Monday, April 20, 2009

Reviews and Reviewers

Last month my friend Chick Young, proprietor of the blog Trash-Aesthetics a person who knows more about film, criticism and theory than I will if I live to be 100 and who really loves movies, posted a short and scathing discussion of movie reviewers based on the published reactions to “Watchman”. While six weeks ago is a century or so in blog time it is still well worth reading (as his entire blog) and can be found here.

There are many examples of sloppy thinking/writing/viewing among both the waning number of reviewers for newspapers and the explosive growth of online reviews there have been some excellent reviewers. Paul Fonoroff, when he wrote for the "South China Morning Post" was one of them. Like everyone else in daily or weekly film coverage he wrote under deadline pressure, wrote about whatever opened that week and had a specific amount of space allotted to him. His audience were the Anglophone residents of the then Crown Colony. His reviews were published in At the Hong Kong Movies: 600 Reviews from 1988 till the Handover.

While Fonoroff was very tough on screenwriters and directors it is the writers get the brunt of his scorn. Almost invariably when he doesn’t like a movie he faults the script. Fonoroff loves actors, none more than Chow Yun Fat and Maggie Cheung Man-Yuk, and he is generally at least supportive of the efforts of those in front of the camera. He knows good action scenes when he sees them and describes them well. A civil libertarian, he was very critical of movies in which the police show "a sneering attitude toward human rights" (from a review of Organized Crime and Triad Bureau) and wrote that "human rights in Hong Kong would be all but extinct if life ever imitated the 'art' of Twist in his article on that movie. It must have been a long decade for him since it seemed that there was a new "Danny Lee will beat you into submission" movie every month on the Jade screen.

His reviews were full of short and wonderfully descriptive allusions. In writing about True Love, Fonoroff mentions Sandra Ng and her "special brand of inelegance", as good description of her look and style as any I have seen. He wrote that "Robotrix looks like a Chinese Robocop invested with the spirit of Russ Meyer" and that in Point of No Return Jacky Chueng and Patrick Tam "are so unconvincing that one feels like putting out a contract on them. And I don't mean a movie contract".
With undergraduate studies in Chinese and a Master’s degree in cinema, knowledge of both Mandarin and Cantonese and long residence in Hong Kong, Fonoroff has the local lore, theoretical background and linguistic ability to cover Hong Kong movies in great depth. Most importantly he really loves the cinematic output of the former Crown Colony. This shines through in many reviews, not least in the Jade Leung vehicle Fox Hunter where he writes: "The finale set in a Guangdong department store s deftly choreographed. It’s unlike anything seen outside the Cantonese screen, as realistic as a Fred Astaire dance number and nearly as much fun."

From Fox Hunter, as is the image at the top of this post:

Another movie that Foronoff really liked (as did I) was Green Snake. He wrote that "The story outline is familiar to Chinese audiences from Singapore to Shanghai. Green Snake (Maggie Cheung) and White Snake (Joey Wong) are reptilian sisters who assume human form to seduce any hapless mortals who catch their fancy. Looking as they do like Maggie Cheung and Joey Wong, these human snakes are pretty hard to resist".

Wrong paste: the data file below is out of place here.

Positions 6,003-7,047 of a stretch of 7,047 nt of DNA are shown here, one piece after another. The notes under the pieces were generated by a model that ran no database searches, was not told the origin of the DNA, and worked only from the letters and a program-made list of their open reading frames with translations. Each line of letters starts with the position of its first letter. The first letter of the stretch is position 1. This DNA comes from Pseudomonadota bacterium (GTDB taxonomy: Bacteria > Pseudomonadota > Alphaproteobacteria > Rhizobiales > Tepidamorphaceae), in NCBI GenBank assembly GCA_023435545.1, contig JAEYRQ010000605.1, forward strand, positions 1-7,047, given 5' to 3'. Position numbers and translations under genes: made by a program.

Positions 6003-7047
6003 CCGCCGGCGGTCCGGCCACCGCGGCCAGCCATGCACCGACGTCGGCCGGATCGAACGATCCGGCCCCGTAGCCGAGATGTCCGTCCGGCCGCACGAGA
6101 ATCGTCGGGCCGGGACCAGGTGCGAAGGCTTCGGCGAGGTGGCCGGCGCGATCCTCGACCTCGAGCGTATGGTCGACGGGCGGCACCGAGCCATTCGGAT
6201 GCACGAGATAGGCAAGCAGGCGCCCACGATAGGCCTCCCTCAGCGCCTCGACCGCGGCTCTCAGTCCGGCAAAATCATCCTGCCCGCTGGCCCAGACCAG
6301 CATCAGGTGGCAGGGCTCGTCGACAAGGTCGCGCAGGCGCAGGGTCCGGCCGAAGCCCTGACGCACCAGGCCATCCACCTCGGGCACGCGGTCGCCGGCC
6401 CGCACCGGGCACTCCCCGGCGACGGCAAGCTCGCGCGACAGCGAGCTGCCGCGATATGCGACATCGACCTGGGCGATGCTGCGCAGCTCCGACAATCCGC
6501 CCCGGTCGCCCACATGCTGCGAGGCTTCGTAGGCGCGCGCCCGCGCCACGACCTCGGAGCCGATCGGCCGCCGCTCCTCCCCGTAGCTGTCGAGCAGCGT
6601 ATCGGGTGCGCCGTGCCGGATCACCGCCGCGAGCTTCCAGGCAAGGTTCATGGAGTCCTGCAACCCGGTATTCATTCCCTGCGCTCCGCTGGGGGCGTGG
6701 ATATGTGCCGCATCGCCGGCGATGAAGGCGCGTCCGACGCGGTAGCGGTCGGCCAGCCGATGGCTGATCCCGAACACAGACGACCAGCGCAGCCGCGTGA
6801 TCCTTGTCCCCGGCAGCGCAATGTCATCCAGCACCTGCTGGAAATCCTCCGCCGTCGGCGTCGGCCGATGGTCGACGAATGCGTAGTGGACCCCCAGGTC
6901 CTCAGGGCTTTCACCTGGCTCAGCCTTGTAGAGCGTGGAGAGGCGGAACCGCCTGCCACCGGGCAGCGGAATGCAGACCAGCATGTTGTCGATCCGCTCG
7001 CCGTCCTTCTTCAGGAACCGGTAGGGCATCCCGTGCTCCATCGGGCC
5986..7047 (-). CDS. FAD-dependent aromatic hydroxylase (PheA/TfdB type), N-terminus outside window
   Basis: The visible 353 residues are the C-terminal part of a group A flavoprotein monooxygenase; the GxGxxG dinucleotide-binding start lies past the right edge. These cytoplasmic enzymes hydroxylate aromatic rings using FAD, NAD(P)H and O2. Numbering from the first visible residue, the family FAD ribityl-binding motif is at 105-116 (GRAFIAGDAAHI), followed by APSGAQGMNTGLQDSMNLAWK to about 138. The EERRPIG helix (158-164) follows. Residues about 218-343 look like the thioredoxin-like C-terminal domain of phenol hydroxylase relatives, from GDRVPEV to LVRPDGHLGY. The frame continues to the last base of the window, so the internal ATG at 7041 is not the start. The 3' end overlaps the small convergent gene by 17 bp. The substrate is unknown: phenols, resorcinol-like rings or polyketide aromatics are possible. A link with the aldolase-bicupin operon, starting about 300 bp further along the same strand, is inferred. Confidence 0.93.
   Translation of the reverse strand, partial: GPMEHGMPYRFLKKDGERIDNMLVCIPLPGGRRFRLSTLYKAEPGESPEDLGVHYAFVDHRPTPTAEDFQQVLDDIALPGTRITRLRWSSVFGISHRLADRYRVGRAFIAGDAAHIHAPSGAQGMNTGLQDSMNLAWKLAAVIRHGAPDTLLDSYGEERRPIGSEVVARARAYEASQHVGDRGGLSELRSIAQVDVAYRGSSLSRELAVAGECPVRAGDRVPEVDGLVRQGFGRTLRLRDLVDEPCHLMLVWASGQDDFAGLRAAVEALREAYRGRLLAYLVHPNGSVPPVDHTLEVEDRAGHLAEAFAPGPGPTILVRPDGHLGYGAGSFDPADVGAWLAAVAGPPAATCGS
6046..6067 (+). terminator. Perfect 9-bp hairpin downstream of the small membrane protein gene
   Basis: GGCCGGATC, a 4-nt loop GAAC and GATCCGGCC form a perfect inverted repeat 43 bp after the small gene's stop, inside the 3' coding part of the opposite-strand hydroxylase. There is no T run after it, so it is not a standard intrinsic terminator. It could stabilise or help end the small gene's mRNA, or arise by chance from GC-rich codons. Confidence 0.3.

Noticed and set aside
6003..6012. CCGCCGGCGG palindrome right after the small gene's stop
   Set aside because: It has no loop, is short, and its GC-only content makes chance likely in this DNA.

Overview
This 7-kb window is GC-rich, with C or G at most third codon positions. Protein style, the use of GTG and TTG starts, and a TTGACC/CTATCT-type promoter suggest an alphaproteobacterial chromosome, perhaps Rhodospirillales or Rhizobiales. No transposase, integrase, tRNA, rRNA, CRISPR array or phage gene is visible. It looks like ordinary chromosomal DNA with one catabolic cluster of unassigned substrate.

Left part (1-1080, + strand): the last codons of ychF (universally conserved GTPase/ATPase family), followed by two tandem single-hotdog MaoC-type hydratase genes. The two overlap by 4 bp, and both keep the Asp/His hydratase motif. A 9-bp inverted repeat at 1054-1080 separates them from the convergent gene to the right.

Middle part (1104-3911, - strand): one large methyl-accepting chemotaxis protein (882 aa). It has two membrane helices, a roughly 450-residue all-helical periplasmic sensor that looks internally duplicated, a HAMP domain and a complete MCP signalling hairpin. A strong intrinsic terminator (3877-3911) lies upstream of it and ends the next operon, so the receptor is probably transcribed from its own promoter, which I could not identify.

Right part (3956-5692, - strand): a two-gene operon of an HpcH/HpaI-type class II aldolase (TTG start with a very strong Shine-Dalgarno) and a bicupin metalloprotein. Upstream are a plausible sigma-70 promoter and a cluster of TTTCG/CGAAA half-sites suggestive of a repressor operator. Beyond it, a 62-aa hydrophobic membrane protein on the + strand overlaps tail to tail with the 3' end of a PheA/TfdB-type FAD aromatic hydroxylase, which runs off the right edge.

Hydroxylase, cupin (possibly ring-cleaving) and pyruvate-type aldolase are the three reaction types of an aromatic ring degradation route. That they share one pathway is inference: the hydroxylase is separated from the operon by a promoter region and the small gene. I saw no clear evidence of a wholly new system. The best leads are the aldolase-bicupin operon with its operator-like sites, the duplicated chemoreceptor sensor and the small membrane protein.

"What distinguishes Green Snake from its predecessors is both its imagination and humor. This is no museum piece rendering of a Chinese classic. The sight of the elegantly gowned Green Snake sticking out her tongue to nab a tasty fly, or her efforts to engage in the most unsnakely activity of shedding tears lightens up the proceedings considerably."

Three images from Green Snake


  1. When I read Paul Fonoroff's collection of reviews, I was astonished by how many of the movies he didn't like -- what is it, something like 95 percent!

    Still, I found the book, which I read from start to finish in chronological order, to be a fascinating portrait of that period of Hong Kong cinema.

    It's funny, nowadays, as I delve deeper and deeper into the "ancient" past of Hong Kong movies, I find myself less and less interested in recent HK movies. I've dubbed my condition Fonoroff's Syndrome!

    Seriously though, it's largely because of Fonoroff's book Silver Light: A Pictorial History of Hong Kong Cinema, 1920-1970 that I became interested in HK's rich movie heritage.

    Finally, I forgot that Fonoroff like Green Snake, and am glad to hear that he -- and you -- like it as much as I do!

  2. Eduardo, brilliant post my friend. Allow me to comment more fully just as soon as this ridiculous semester draws to an end...

  3. I don't know how I have missed "Silver Light" but it is on its way to me now. Thanks for the reminder.

    "Green Snake" is a an incredibly erotic film with essentially no nudity. In one scene Green Snake (Maggie) watches White Snake (Joey) make love with the young monk she decided to seduce while White Snake watches Green Snake watching her, as if the real connection was between the Snake sisters, with Faat Hoi (Vincent Zhao) simply closing the link between them.

  4. Glad to hear you ordered Silver Light! It's a wonderful book.

    Yep, Green Snake is a super sexy film. One of my favorite scenes (2nd picture in your post) is when the monk is meditating and Green Snake tests his concentration!